Kentucky Governor Matt Bevin recently signed a bill that empowers high schools and public universities to discriminate against and prevent LGBTQ students from their organizations based on religious grounds, according to The Washington Blade.
The Human Rights Campaign called out Gov. Bevin for signing SB 17 into law, a measure that allows student groups at colleges, universities, and high schools to discriminate against LGBTQ students.
“Governor Bevin’s shameful decision to sign this discriminatory bill into law jeopardizes non-discrimination policies at public high schools, colleges, and universities,” said HRC Legal Director Sarah Warbelow. “No student should fear being excluded from a school club or participating in a school activity because they are LGBTQ. While of course private groups should have the freedom to express religious viewpoints, they should not be able to unfairly discriminate with taxpayer funds.”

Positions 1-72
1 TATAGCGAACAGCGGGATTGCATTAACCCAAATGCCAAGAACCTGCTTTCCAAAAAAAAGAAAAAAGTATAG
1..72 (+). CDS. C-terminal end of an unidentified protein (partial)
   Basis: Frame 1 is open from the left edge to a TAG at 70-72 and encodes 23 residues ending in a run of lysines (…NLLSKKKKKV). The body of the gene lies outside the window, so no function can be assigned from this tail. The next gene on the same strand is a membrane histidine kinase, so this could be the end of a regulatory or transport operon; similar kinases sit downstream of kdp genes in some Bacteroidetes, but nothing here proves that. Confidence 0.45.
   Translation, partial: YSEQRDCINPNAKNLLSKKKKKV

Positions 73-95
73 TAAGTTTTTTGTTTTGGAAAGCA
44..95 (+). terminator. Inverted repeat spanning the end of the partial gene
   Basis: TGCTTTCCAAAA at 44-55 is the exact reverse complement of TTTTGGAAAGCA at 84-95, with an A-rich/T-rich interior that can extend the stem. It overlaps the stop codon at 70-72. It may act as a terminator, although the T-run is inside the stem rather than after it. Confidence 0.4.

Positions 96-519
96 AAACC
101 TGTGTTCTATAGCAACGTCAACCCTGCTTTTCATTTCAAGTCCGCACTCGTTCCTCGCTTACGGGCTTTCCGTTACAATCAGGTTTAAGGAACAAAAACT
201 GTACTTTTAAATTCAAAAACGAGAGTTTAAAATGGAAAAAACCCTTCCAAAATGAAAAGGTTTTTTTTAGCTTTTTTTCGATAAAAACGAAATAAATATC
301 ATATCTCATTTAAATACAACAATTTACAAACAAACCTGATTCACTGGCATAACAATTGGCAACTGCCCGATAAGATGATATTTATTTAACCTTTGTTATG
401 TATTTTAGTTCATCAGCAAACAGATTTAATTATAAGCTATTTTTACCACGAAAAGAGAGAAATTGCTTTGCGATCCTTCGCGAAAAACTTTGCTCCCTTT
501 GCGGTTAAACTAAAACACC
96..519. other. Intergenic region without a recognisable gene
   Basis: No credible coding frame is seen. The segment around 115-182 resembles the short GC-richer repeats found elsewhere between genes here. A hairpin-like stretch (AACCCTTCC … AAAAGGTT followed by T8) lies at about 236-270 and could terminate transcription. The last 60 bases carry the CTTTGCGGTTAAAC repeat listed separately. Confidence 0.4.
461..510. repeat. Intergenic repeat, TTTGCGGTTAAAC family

SB 17 undermines inclusive “all comers” policies at public colleges, universities, and now high schools, by allowing student organizations to discriminate against students under the guise of religion. Many public colleges and universities have long had “all-comers” policies that require student organizations receiving financial and other support from the institution not to discriminate against students based on race, sex, religion, sexual orientation or gender identity. These policies are important because they allow all members of the student body to participate in students groups and prevent such groups from discriminating against students with state funding. The Supreme Court upheld these all-comers policies as constitutional in the Christian Legal Society v. Martinez decision in 2010.
The attack on fairness and equality in Kentucky is part of an onslaught of bills being pushed in 2017 by anti-equality activists around the country. HRC is currently tracking more than 100 anti-LGBTQ legislative proposals in 30 states. For more information, visit http://hrc.im/2017legislature.
According to the Advocate, a similar law is in place in Kansas, and such legislation is under consideration in some other states.
[From a News Release]